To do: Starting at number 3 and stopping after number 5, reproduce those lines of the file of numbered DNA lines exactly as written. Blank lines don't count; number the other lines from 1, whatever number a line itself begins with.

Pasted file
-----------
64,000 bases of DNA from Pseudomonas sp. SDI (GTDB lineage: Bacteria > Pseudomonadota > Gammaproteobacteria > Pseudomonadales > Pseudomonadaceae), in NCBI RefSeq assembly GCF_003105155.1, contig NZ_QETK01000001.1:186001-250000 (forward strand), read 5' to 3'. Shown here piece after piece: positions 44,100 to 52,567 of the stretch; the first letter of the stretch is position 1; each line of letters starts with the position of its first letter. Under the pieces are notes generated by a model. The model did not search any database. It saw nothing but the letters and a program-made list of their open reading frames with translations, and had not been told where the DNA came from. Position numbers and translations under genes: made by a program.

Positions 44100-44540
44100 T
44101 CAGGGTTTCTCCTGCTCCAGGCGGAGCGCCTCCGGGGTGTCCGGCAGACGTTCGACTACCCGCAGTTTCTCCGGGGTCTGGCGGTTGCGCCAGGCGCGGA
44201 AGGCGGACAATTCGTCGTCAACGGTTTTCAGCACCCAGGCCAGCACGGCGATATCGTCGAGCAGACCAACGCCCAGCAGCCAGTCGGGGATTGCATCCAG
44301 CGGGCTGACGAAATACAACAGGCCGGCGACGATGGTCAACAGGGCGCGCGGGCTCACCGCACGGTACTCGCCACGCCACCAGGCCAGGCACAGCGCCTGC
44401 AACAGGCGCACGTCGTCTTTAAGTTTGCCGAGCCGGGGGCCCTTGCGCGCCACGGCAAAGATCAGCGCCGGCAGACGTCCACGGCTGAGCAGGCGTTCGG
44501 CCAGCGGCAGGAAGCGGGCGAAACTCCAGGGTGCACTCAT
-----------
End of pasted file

44100 T
44101 CAGGGTTTCTCCTGCTCCAGGCGGAGCGCCTCCGGGGTGTCCGGCAGACGTTCGACTACCCGCAGTTTCTCCGGGGTCTGGCGGTTGCGCCAGGCGCGGA
44201 AGGCGGACAATTCGTCGTCAACGGTTTTCAGCACCCAGGCCAGCACGGCGATATCGTCGAGCAGACCAACGCCCAGCAGCCAGTCGGGGATTGCATCCAG